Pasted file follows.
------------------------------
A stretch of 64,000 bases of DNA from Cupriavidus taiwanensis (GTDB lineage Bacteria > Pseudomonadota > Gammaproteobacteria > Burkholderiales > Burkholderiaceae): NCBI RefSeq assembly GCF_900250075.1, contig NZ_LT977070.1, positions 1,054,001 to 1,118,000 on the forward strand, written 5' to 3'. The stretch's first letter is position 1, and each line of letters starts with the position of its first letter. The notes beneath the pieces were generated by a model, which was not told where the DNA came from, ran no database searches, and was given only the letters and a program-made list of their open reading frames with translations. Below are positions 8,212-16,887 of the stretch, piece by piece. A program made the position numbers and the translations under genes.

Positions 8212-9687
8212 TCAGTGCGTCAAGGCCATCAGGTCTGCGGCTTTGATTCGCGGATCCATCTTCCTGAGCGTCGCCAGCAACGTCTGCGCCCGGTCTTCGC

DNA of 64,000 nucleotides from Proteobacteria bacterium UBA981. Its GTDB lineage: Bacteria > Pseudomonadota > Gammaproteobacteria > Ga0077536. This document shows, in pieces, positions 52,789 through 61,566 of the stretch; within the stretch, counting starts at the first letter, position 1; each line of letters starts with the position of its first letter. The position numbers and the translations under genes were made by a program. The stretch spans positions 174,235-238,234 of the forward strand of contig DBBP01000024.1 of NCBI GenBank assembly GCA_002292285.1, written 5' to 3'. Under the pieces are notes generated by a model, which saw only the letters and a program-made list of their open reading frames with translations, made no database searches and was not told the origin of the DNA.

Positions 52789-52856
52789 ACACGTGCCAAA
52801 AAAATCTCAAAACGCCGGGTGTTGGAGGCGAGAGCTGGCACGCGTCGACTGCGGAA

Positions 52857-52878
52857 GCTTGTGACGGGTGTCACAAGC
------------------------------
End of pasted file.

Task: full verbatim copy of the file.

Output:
A stretch of 64,000 bases of DNA from Cupriavidus taiwanensis (GTDB lineage Bacteria > Pseudomonadota > Gammaproteobacteria > Burkholderiales > Burkholderiaceae): NCBI RefSeq assembly GCF_900250075.1, contig NZ_LT977070.1, positions 1,054,001 to 1,118,000 on the forward strand, written 5' to 3'. The stretch's first letter is position 1, and each line of letters starts with the position of its first letter. The notes beneath the pieces were generated by a model, which was not told where the DNA came from, ran no database searches, and was given only the letters and a program-made list of their open reading frames with translations. Below are positions 8,212-16,887 of the stretch, piece by piece. A program made the position numbers and the translations under genes.

Positions 8212-9687
8212 TCAGTGCGTCAAGGCCATCAGGTCTGCGGCTTTGATTCGCGGATCCATCTTCCTGAGCGTCGCCAGCAACGTCTGCGCCCGGTCTTCGC

DNA of 64,000 nucleotides from Proteobacteria bacterium UBA981. Its GTDB lineage: Bacteria > Pseudomonadota > Gammaproteobacteria > Ga0077536. This document shows, in pieces, positions 52,789 through 61,566 of the stretch; within the stretch, counting starts at the first letter, position 1; each line of letters starts with the position of its first letter. The position numbers and the translations under genes were made by a program. The stretch spans positions 174,235-238,234 of the forward strand of contig DBBP01000024.1 of NCBI GenBank assembly GCA_002292285.1, written 5' to 3'. Under the pieces are notes generated by a model, which saw only the letters and a program-made list of their open reading frames with translations, made no database searches and was not told the origin of the DNA.

Positions 52789-52856
52789 ACACGTGCCAAA
52801 AAAATCTCAAAACGCCGGGTGTTGGAGGCGAGAGCTGGCACGCGTCGACTGCGGAA

Positions 52857-52878
52857 GCTTGTGACGGGTGTCACAAGC